Man Utd 94 82 -12
AstonVilla 89 76 -13
chelsea 93 80 -13
Leicester 90 76 -14
Everton 97 80 -17
wolves 79 62 -17
crystal palace 80 60 -20
watford 93 71 -22
Tottenham 95 67 -28
Sheff United 93 64 -29
Burnley 67 36 -31
West Ham 92 60 -32
Southampton 95 62 -33

As can be seen, although there were more players to choose from, many teams were still only using a fraction of the available players.

Some managers simply didn’t have enough players of the quality they wanted to make five changes and some, like Sheffield United, failed to even name nine on the bench for some games, such was the nature exhausted from their team.

Burnley even managed to use fewer subs per game (2.01 when three were allowed, 1.8 when five were available).

If the amount of submarines has little impact, what else matters? What about when substitutes are used or what is the score at that time?

Substitutions were made 35% of the time with a team ahead, 37% with a team behind, and only 28% of the time when the scores were tied.

This indicates a generally cautious approach: some managers want to protect a lead, slightly more willing to make a change when chasing a game, and managers are less likely to make a change when a game is finely balanced.

For some teams though, it didn’t matter. Norwich City were losing every game when they made the first substitution. It made no difference, they lost all nine matches anyway.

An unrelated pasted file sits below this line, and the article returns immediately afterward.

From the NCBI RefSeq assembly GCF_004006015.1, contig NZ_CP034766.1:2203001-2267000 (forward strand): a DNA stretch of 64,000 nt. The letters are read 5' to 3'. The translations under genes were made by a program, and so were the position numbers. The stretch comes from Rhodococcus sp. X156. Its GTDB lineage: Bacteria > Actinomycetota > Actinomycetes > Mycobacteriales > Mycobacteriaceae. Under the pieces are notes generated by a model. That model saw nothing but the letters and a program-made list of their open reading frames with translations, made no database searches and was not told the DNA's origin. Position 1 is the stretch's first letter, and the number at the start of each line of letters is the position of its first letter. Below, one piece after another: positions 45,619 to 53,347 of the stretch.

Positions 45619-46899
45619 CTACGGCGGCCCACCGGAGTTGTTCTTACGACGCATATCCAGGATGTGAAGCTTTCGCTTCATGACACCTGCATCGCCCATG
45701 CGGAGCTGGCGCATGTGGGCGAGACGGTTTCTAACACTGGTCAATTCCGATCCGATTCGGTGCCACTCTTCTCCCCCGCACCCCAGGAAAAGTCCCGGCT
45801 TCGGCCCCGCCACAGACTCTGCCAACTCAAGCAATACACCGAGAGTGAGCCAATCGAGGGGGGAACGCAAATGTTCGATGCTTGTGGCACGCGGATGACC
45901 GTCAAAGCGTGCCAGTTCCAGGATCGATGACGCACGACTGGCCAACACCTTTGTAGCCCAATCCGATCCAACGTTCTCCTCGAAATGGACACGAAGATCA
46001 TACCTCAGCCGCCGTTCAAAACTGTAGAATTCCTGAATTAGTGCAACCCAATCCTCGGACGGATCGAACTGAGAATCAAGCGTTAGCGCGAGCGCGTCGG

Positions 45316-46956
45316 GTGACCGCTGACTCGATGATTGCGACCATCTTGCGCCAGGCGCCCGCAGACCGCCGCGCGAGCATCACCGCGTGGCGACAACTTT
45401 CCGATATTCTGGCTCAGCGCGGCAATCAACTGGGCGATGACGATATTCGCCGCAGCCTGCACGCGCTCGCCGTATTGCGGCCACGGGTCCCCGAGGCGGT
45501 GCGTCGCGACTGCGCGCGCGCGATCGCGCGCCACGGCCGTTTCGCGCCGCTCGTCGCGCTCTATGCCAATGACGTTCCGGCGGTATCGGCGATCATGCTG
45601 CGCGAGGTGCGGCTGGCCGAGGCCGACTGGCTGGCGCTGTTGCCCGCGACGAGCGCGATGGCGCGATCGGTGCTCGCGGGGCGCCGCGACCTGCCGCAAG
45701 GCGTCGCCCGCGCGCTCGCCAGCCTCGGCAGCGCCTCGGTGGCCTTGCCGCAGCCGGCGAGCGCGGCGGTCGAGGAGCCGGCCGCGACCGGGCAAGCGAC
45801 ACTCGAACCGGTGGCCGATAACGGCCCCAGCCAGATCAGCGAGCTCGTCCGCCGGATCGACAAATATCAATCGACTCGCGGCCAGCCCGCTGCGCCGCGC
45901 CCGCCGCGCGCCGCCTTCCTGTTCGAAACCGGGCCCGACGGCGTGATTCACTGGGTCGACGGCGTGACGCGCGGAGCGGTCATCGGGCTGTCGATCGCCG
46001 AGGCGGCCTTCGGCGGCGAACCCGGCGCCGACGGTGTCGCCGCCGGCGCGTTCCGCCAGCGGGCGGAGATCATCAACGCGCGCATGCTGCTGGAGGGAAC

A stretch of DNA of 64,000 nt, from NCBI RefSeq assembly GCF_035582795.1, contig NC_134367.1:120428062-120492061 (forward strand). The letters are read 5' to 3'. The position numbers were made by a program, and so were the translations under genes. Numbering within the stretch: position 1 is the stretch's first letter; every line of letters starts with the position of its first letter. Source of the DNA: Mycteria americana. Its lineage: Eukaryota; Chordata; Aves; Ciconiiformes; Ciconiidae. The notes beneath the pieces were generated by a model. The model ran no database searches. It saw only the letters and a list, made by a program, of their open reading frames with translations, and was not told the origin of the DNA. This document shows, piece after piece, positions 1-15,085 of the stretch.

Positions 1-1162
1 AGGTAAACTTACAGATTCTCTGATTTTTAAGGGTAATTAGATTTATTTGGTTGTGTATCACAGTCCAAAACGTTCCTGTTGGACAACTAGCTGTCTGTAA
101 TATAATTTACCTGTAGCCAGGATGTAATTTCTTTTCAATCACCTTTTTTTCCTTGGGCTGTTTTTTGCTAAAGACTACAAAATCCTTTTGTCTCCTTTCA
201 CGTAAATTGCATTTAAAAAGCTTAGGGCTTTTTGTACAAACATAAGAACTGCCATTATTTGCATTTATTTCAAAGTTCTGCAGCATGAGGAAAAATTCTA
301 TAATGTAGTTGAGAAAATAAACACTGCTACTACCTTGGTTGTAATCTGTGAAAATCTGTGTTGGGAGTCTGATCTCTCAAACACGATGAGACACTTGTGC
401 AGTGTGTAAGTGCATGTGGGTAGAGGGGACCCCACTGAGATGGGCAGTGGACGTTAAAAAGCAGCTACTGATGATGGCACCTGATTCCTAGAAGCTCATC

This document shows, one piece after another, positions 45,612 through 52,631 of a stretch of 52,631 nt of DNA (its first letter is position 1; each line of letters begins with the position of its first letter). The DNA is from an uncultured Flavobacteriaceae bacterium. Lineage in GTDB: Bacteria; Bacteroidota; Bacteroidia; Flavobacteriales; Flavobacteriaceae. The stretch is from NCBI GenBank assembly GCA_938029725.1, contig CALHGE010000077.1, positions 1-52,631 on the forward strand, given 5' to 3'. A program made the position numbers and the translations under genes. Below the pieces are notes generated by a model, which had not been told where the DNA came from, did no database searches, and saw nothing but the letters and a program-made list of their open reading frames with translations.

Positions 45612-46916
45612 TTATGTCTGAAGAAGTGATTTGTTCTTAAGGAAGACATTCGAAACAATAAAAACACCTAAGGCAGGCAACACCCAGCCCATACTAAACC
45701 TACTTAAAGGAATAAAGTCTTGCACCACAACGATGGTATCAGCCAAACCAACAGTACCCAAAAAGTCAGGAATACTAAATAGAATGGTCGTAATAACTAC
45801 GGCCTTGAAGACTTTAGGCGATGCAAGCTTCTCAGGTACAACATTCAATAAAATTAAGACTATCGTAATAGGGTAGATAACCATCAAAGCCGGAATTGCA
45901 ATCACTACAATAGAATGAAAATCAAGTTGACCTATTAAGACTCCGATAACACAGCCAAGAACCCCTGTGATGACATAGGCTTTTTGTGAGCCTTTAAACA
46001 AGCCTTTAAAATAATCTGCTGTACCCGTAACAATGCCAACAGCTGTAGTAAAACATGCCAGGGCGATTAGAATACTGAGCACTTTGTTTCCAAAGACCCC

As for the average first substitution time, in the 92 games of Project Restart, a substitution was made 19 times before half-time, with a substitution made at half-time a further 30 times. This makes a total of 49 teams changed before the start of the second half.

The average first substitution time varied wildly between 48 minutes for Everton (largely due to four injuries in the first half) and 70 minutes for West Ham. When only three replacements were available, managers were less likely to make an early change, sometimes waiting until it was too late to make a difference.

What about team strength? The quality of the players on the bench is more difficult to define. Transfer fees alone don’t tell the whole story, but a look at the ‘best’ 20 players from Liverpool or Manchester City versus the ‘best’ 20 from, say, Crystal Palace or Brentford shows the difference in power between purchase.

It’s uncontroversial to expect Liverpool and Manchester City to beat most of the lower-ranked sides anyway, so having an even stronger bench won’t make much of a difference to the outcome. What will be fascinating is how the extra substitutes are used when teams play against those of a similar ranking, whether bottom or top of the table.

While Klopp makes plenty of changes, often with 30 minutes left to play, Guardiola tends to make more changes to his starting line-up from game to game and fewer substitutions during games.

Managers will now be able to substitute 50% of their outfield players in a game. It could be seen as shrewd man management or an admission that they got it wrong at kickoff.

However it plays out, the change will give fans across the country more debate and with a mid-season World Cup to contend with, it will give some players more rest than they have. had in the past.